U.S.-Japan Relations: Partnership and ProgressAlexander A. Arvizu, Deputy Assistant Secretary for East Asian and Pacific Affairs
Statement Before the Subcommittee on Asia, the Pacific, and the Global Environment of the House Foreign Affairs Committee
June 12, 2008
Mr. Chairman, Mr. Manzullo, and Members of the Subcommittee, it is a privilege to appear before you today. In less than one month, Japan will host the G8 Summit at Lake Toya on its northern island of Hokkaido. The Summit provides an excellent opportunity for Japan to showcase its growing regional and global leadership role, as well as an opportunity to strengthen the U.S.-Japanese partnership on a wide range of key issues.
The U.S. and Japan will celebrate the 50th anniversary of our Treaty of Mutual Cooperation and Security in 2010. This historic milestone is not just an occasion to reflect on the successes of the past six decades, but an opportunity to look forward toward future challenges and possibilities. Our Alliance with Japan has not only enhanced our own security and that of the region; it has blossomed into a political and economic partnership based on shared values and shared vision that provides substantial benefits to both countries and to people throughout the Asia-Pacific region.
Japan is one of our most important trading partners and a staunch and reliable ally in fora ranging from the United Nations to the Six-Party Talks. Men and women from Japan’s Self-Defense Forces support U.S. and coalition partners in Iraqi reconstruction and humanitarian assistance operations and Operation Enduring Freedom. We work together on important issues throughout Asia such as increasing regional economic integration, promoting democracy and human rights and coordinating humanitarian assistance and disaster relief. Japan is also becoming a more active partner in global affairs, and our bilateral and multilateral cooperation transcends the Asia-Pacific region to include African development, promoting peace in the Middle-East and combating climate change.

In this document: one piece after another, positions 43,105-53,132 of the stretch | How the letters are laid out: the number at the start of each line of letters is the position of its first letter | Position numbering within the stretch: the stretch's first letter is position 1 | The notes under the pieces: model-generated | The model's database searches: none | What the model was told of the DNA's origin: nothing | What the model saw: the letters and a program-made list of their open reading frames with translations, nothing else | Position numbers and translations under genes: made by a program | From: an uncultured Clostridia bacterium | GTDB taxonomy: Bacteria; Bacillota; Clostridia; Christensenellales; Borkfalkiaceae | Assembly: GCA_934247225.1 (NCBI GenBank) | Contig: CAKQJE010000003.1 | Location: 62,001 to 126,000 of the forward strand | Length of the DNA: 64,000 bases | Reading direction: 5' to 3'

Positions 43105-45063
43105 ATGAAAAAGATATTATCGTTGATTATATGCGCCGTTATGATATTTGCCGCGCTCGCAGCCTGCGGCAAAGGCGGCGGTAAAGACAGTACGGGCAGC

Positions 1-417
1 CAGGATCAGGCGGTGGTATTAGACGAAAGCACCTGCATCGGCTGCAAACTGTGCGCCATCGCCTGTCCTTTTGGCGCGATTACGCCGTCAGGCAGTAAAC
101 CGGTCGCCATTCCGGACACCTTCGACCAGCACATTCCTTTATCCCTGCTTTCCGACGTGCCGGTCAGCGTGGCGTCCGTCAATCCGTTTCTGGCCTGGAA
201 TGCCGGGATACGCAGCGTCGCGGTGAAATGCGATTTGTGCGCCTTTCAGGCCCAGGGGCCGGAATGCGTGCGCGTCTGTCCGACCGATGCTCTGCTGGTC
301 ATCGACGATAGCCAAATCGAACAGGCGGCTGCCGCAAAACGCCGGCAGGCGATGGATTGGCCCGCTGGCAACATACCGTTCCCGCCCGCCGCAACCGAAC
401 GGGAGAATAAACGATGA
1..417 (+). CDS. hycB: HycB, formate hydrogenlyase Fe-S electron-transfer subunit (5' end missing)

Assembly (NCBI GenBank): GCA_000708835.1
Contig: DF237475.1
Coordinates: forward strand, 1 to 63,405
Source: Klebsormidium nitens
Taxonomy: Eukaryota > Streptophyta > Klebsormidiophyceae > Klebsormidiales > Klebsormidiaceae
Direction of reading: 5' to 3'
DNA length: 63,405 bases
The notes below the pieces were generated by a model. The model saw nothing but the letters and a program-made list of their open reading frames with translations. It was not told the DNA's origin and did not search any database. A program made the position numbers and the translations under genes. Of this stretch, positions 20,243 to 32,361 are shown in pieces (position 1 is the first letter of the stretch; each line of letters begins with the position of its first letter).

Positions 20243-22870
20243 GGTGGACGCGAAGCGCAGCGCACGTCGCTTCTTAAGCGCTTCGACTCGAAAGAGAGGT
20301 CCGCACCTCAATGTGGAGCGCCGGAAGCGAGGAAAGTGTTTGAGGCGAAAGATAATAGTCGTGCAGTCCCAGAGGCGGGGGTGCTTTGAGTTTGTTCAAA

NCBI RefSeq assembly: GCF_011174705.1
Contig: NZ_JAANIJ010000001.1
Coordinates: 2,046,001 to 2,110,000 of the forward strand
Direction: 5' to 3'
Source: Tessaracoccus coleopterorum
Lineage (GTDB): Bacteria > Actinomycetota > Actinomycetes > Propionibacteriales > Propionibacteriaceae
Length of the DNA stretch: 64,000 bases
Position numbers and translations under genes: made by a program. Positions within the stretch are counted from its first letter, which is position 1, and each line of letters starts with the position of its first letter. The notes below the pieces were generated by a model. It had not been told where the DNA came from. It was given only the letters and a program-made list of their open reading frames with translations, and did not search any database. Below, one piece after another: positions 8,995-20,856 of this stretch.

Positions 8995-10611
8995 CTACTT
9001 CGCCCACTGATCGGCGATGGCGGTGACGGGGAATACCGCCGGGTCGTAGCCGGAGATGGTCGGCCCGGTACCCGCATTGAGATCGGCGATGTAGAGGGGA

Whatever challenges the next 50 years beyond 2010 may bring, I am confident our relationship with Japan will deepen and evolve so that it will contribute to peace, prosperity and security for the region and beyond.
Japanese Domestic Politics
Mr. Chairman, a brief look at the current domestic political situation in Japan may help provide context for a broader discussion of U.S.-Japan security alliance issues and political and economic issues.
Prime Minister Yasuo Fukuda assumed office in September of 2007, after the ruling Liberal Democratic Party (LDP) lost its majority in the Upper House in the July 2007 elections. Due to the electoral cycle, Japan may face a few years of legislative uncertainty, which will certainly affect the speed of government decision making. This is the first time since before the Second World War that Japan has been governed by a divided Diet; and the Fukuda Cabinet, the LDP, and the main opposition party – the Democratic Party of Japan (DPJ) – are navigating uncharted waters. As the largest party in the Upper House of the Diet, the DPJ now has the power to greatly hinder legislation. While the LDP can technically override the Upper House and enact legislation due to their supra-majority in the Lower House, as a practical matter there are severe constraints on the Fukuda cabinet’s ability to employ this tactic. This is especially true on issues with a high public profile, deemed to require substantial debate and compromise before passage into law.